Democrats want answers on Michael Flynn and Russia

What did President Trump know? When did he know it? And where does the story go from here?

Carolyn Kaster/AP/File
In this Feb. 1, 2017, file photo, National Security Adviser Michael Flynn speaks during the daily news briefing at the White House, in Washington.

Democrats are demanding a magnified investigation into communications between President Trump’s former national security adviser and a Russian ambassador before inauguration and how much the incoming administration knew about it.

The only problem is Democrats have no power to launch an investigation into Michael Flynn and the Trump White House on their own in a Republican-controlled Congress. And GOP leaders appear eager to move on after Mr. Flynn resigned late Monday night.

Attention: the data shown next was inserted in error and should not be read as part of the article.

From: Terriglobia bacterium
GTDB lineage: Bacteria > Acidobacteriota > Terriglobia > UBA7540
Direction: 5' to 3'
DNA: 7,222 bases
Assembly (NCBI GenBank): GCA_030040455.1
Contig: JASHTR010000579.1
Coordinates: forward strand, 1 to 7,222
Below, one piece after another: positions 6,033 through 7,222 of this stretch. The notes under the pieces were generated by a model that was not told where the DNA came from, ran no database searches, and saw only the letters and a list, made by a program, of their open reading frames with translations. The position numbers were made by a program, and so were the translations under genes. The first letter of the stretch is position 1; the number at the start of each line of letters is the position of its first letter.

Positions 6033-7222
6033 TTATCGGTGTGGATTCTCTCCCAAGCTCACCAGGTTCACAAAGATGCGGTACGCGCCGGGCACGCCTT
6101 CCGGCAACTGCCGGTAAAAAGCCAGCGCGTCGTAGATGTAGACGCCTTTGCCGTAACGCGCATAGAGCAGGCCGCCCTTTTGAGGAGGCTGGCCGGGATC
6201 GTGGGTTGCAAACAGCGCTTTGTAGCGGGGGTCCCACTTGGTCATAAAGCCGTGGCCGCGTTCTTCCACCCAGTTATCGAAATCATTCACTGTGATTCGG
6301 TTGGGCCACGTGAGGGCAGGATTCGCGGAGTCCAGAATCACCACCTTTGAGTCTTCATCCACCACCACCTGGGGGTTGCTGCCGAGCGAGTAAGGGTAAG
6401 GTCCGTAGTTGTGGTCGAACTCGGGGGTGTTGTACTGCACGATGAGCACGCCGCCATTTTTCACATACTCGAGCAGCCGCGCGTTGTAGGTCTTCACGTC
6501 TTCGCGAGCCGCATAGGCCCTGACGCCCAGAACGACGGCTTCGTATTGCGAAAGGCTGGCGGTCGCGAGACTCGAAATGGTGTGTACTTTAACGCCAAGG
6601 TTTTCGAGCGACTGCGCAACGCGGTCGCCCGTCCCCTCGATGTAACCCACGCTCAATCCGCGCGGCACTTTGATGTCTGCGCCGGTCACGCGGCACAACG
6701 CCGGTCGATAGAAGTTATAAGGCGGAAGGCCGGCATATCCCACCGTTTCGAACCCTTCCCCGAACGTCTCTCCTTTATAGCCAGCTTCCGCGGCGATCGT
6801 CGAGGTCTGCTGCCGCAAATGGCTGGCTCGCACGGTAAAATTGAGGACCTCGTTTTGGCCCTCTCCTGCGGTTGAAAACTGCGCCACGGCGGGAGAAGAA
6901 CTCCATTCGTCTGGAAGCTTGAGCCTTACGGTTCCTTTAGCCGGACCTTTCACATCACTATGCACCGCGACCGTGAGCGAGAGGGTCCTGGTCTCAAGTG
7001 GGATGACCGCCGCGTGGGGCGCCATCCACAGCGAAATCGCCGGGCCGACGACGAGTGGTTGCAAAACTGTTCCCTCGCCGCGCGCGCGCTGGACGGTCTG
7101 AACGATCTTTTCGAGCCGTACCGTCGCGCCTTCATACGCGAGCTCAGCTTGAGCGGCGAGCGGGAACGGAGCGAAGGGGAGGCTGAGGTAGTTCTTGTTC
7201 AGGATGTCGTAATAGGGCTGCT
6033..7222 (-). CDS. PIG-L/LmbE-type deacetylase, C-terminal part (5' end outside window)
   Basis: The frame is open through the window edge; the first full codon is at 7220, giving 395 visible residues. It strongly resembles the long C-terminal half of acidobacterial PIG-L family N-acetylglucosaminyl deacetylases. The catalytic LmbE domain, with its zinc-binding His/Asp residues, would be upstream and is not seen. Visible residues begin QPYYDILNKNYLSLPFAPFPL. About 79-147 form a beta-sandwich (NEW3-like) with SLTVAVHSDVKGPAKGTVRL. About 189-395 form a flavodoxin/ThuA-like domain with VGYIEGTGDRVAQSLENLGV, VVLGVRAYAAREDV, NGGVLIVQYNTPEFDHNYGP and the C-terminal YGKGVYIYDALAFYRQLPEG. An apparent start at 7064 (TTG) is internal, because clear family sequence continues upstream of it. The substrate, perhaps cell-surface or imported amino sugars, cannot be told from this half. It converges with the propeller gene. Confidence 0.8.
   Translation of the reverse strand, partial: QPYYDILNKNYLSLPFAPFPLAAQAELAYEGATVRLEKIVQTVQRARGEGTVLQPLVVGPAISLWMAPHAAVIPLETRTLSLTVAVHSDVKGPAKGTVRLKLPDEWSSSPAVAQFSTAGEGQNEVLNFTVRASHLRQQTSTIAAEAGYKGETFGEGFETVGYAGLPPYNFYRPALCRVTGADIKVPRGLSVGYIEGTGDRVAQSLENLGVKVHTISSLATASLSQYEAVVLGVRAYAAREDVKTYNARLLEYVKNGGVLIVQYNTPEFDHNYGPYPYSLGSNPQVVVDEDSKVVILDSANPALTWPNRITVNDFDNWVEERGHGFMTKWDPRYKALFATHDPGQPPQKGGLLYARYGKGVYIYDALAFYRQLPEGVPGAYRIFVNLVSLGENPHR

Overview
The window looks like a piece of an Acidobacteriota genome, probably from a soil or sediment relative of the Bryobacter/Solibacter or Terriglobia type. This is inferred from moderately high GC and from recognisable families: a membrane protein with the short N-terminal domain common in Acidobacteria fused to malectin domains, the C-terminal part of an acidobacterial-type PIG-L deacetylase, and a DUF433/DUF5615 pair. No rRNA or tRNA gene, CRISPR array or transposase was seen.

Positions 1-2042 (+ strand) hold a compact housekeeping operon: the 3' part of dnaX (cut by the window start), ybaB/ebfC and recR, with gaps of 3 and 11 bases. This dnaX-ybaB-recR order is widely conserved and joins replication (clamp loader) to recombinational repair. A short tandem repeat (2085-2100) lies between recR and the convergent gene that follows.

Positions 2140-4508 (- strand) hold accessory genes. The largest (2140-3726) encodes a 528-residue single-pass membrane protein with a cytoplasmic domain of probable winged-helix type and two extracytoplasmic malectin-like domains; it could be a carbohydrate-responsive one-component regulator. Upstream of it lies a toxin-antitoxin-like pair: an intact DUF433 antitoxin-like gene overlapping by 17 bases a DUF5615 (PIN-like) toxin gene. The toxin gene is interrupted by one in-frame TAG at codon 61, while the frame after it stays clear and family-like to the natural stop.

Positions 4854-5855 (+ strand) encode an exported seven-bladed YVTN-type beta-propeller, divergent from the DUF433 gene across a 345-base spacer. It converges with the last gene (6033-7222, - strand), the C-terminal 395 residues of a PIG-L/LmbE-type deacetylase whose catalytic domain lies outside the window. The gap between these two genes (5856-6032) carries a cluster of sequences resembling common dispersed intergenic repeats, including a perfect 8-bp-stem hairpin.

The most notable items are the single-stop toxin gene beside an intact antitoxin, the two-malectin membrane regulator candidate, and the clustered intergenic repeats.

Flynn’s resignation from Mr. Trump’s cabinet ended months of speculation about whether the former general discussed sanctions against Russia with the country’s ambassador to the United States, a violation of an obscure federal statute that forbid Flynn, then a civilian, from interfering in diplomatic disputes, and an allegation Flynn first denied, but then walked back from. The White House and Republican leaders have said that now that Flynn has stepped down, the issue as they see it – his dishonesty – is over. But Democrats argue that the controversy is just as much about the Trump team and Moscow as it is about Flynn.